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Spotting Influential Customers for Targeted Offers: From Social to Nonsocial

Wednesday, October 3, 2018 - 9:00am - 9:45am
Keller 3-180
Georgia Perakis (Massachusetts Institute of Technology)
The growing trend in online shopping in recent years has given rise to a wealth of data that was not available before and hence providing retailers new opportunities to personalize their services to individual customers such as personalized services include targeted promotions. As a side benefit, knowledge of individual customer behavior can also help improve sales forecasting. To develop consumer targeted strategies, we first need to develop a demand forecasting model that captures trends between customers (or groups of consumers). Understanding how customers have the potential to influence each other (directly or indirectly) and create trends that lead to purchases of particular products is important when deciding on targeting promotions to the most influential customers.

Using the customers’ purchase information, we develop a personalized demand model that incorporates potential trends between groups of customers based on their transaction history. Currently, and to the best of our knowledge, there are no methods widely available in the industry that incorporate customer-to-customer trends and influences in demand modeling, especially in the absence of information beyond customer transactions. Unlike previous models, the customer demand estimation model can rely on a minimum of transaction data if, for example, social data is not available. In addition, the demand model we propose incorporates potential indirect and direct customer to customer trends in an interpretable manner. Furthermore, we test the customer demand model we propose with data from an Oracle client and the results improve the quality of prediction (WMAPE) around 3-15 percent relative to traditional demand forecasting models.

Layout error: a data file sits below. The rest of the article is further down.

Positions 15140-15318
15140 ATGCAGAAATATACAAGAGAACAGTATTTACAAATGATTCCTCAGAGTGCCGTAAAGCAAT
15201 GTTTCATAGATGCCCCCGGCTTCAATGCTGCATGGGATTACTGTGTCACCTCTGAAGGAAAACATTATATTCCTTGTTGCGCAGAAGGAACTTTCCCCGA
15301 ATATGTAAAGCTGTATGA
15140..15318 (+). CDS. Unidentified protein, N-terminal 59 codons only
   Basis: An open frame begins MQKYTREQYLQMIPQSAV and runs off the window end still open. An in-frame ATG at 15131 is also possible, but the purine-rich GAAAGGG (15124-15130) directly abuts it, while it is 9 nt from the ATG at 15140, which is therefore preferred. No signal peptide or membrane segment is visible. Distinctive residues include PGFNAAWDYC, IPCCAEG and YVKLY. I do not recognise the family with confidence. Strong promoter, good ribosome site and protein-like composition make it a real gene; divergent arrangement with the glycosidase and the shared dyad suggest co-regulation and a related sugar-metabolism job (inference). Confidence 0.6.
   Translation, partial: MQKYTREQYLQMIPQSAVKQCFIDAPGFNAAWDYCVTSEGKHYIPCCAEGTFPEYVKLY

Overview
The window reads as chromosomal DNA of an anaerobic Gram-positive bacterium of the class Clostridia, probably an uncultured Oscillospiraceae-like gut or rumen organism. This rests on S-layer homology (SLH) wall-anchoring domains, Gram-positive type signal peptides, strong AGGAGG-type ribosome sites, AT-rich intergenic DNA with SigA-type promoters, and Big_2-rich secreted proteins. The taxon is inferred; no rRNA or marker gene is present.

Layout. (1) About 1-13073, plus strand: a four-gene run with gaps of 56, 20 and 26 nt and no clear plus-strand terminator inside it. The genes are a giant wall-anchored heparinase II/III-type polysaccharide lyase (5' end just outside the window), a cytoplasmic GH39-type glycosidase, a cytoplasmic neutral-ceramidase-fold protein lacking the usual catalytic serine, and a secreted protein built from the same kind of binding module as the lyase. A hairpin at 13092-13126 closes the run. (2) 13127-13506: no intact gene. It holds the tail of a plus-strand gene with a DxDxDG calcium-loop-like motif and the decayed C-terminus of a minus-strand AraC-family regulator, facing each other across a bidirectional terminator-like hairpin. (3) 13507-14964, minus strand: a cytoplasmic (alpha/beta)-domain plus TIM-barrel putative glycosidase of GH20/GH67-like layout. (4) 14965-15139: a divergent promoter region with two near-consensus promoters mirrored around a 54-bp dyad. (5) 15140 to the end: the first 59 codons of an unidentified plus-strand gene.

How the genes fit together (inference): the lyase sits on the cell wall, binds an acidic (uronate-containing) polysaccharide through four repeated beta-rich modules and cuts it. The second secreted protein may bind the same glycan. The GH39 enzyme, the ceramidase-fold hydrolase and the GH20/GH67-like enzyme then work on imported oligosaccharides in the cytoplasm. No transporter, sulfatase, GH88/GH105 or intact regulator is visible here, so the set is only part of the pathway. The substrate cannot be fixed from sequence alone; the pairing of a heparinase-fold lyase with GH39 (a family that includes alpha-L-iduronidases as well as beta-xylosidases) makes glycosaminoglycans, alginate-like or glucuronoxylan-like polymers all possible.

The richer personalized demand forecasting model we propose also allows us to determine how to offer targeted promotions to particular customers in order to improve profits. As a result, we also propose and examine an optimization model for targeted promotion offerings. Model we develop is scalable and hence can be solved quickly. Furthermore, when tested with data from a large fashion retailer, our targeted promotion optimization model shows profit improvements of the order of 3-10 percent relative to the client’s current practice.

Joint work with Lennart Baardman and Tamar Cohen-Hillel from MIT ORC and Setareh Borijan-Bourjeni and Kiran Panchamgam from Oracle RGBU (Retail Global Business Unit)